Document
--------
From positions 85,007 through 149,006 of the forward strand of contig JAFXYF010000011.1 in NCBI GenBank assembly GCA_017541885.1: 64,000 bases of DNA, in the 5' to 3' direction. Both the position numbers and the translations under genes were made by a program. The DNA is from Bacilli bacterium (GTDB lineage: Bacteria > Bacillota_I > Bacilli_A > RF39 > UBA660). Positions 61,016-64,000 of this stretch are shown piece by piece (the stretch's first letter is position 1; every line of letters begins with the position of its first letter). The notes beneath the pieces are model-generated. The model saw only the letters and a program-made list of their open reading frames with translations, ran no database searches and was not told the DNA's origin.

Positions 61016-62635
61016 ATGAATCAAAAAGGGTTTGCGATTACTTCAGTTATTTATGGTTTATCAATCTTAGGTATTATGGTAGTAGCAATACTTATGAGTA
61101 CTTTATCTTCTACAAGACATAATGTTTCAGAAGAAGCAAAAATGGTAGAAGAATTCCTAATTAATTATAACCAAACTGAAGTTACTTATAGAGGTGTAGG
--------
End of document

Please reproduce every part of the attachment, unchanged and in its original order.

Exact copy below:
From positions 85,007 through 149,006 of the forward strand of contig JAFXYF010000011.1 in NCBI GenBank assembly GCA_017541885.1: 64,000 bases of DNA, in the 5' to 3' direction. Both the position numbers and the translations under genes were made by a program. The DNA is from Bacilli bacterium (GTDB lineage: Bacteria > Bacillota_I > Bacilli_A > RF39 > UBA660). Positions 61,016-64,000 of this stretch are shown piece by piece (the stretch's first letter is position 1; every line of letters begins with the position of its first letter). The notes beneath the pieces are model-generated. The model saw only the letters and a program-made list of their open reading frames with translations, ran no database searches and was not told the DNA's origin.

Positions 61016-62635
61016 ATGAATCAAAAAGGGTTTGCGATTACTTCAGTTATTTATGGTTTATCAATCTTAGGTATTATGGTAGTAGCAATACTTATGAGTA
61101 CTTTATCTTCTACAAGACATAATGTTTCAGAAGAAGCAAAAATGGTAGAAGAATTCCTAATTAATTATAACCAAACTGAAGTTACTTATAGAGGTGTAGG